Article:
“Look around you bruder,” he’d said, wearing his proud smile. “How could any place on earth be more beautiful than here? Smell the air, rich with the fragrance of wildflowers, and always, in every village square, people gather daily to listen to the most magnificent music. These are our roots. Someone has to stay and cultivate the soil. I must remain here to carry on the family name.”
Mordecai’s argument was indeed convincing, but Charlie believed the real truth was that Ester’s parents resided in a nearby village. It was obvious neither of them had a glimmer of thought about leaving Vilna. Charlie, however, could not hold his tongue. He reminded Mordecai that Riga had been the real place of their family’s roots —where their parents had owned a successful haberdashery for over 40 years — and that his two sisters and two brothers were living in America, all waiting for him. By the time he and Ina were ready to return home, there was noticeable tension pulsing between the two brothers, but Charlie’s pride and stubbornness kept him from attempting an apology.
It had been exactly a month since anyone had heard from Mordecai and now there was deep concern. Charlie had taken it upon himself to call the New York office of Shell Oil to see if any contact could be made through other executives employed overseas and was assured someone would follow up on the matter as soon as possible. He thought it likely that the oil conglomerate’s top executives had been notified immediately of what had recently occurred in Vilna’s ghettos and did not want to be the bearer of such tragic news. He guessed, as a thriving corporation, they wished to keep their distance from all things political, especially when it pertained to slaughter.
Tonight though, the burden fell upon him and only him to tell his sisters and brother that their worst fears had materialized. The atrocities that seemed to be part of another world had indeed penetrated theirs, and they, too, would never be the same. He knew the women of his house well and imagined they would grieve interminably. He believed the best thing for all of them now was to stick together. It would be his job to keep everyone close and involved at home. He had no choice.
The letter pressed inside his breast pocket like a piece of jagged steel, its message piercing all hope. Charlie could barely breathe. He needed to tell them, but his first business at hand was to deal with the problem of his daughter. He would forbid his Mira to run off to California, especially now, all to chase some half-assed, crazy dream.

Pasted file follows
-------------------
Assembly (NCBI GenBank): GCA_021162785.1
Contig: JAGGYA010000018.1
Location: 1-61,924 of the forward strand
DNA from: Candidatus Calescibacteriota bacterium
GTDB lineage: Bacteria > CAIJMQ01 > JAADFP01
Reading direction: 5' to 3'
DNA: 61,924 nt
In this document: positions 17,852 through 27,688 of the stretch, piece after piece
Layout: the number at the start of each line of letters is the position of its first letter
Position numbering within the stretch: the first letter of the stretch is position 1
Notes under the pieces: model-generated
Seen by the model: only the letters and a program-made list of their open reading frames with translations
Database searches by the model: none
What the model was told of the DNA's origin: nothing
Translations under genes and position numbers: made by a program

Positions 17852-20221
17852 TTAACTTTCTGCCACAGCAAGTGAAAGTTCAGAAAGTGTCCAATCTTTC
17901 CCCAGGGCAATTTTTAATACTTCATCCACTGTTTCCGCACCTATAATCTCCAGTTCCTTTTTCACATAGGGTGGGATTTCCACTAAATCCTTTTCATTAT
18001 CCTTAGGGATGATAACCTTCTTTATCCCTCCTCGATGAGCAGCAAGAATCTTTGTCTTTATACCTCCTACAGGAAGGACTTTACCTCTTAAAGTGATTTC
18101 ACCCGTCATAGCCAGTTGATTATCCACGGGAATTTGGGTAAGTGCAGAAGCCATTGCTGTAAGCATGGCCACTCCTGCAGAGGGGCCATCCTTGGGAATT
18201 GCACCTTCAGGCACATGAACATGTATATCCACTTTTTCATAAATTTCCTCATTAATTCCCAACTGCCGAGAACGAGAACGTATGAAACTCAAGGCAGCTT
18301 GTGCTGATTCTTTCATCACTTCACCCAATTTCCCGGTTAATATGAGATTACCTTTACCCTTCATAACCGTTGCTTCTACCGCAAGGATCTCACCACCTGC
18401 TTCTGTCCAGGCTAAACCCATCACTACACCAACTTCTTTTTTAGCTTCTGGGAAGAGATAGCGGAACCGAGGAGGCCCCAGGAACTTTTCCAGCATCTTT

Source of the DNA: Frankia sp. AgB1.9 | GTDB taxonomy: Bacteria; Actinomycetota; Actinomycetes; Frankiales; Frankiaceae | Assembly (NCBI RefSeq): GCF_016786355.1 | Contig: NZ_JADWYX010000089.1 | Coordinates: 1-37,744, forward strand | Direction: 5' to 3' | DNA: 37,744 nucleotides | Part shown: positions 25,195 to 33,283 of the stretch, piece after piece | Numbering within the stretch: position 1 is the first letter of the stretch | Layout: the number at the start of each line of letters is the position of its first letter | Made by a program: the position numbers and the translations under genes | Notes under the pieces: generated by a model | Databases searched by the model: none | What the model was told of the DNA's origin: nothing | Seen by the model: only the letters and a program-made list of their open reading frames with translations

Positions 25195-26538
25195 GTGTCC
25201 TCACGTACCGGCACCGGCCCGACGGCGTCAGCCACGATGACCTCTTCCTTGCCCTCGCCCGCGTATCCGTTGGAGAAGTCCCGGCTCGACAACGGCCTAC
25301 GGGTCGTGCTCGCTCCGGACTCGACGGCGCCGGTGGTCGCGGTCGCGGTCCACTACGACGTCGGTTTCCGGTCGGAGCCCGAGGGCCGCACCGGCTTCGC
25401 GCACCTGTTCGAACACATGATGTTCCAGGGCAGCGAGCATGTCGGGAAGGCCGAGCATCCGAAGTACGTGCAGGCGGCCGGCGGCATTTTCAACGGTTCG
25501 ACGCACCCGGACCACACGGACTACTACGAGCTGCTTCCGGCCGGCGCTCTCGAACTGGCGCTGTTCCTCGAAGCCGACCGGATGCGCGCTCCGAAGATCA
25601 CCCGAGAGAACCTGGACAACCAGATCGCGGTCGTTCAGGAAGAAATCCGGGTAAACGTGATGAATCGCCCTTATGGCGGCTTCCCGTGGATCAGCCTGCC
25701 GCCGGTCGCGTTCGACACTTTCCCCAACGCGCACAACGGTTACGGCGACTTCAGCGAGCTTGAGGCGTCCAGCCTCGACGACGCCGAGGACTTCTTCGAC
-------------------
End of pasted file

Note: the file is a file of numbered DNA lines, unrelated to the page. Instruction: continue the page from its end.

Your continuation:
As if on cue, the tea kettle sent its shrill sound throughout the room. Ina motioned Mira to help clear the table for dessert. She chided the men, begging that there be no more talk about Europe, the war, or any situation about which they seemed to have only bits and pieces of information. But Mira, especially, wanted to learn what was really going on; she couldn’t comprehend why J.J. was so fearful, and why she had not been given any concrete answers to the rumors she heard mushrooming throughout her school. Almost every day there was graphic talk about trains transporting Jews, both young and old, to special camps where many were being gassed to death. People rounded up and arrested just because they were Jewish? All these rumors were beyond her comprehension. Mira tried to block them from her mind. How else could she enjoy her life, which on good days was spread before her like a borderless picnic blanket set on a lush and rolling hill?
Charlie ended all his meals with a shot of his favorite schnapps. He pushed himself away from the table, walked to the mirrored bar, and poured himself a drink from the cut crystal decanter. The honey-colored liquid went down in one swift gulp followed by the habitual, “Ahhh!” Dinner was officially over. Tonight, however, Charlie took a second swig. He asked Mira to stop clearing the table and summoned her into the grand dining room. It was there that, expending few words, he would ultimately wipe away his daughter’s dreams.
Sande Boritz Berger, who lives in Bridgehampton, received a master of fine arts degree in writing from Stony Brook Southampton, where she was awarded the Deborah Hecht Memorial Prize in fiction. “Letters and Lies” is an excerpt from her novel, “The Sweetness,” which will be available in bookstores in September.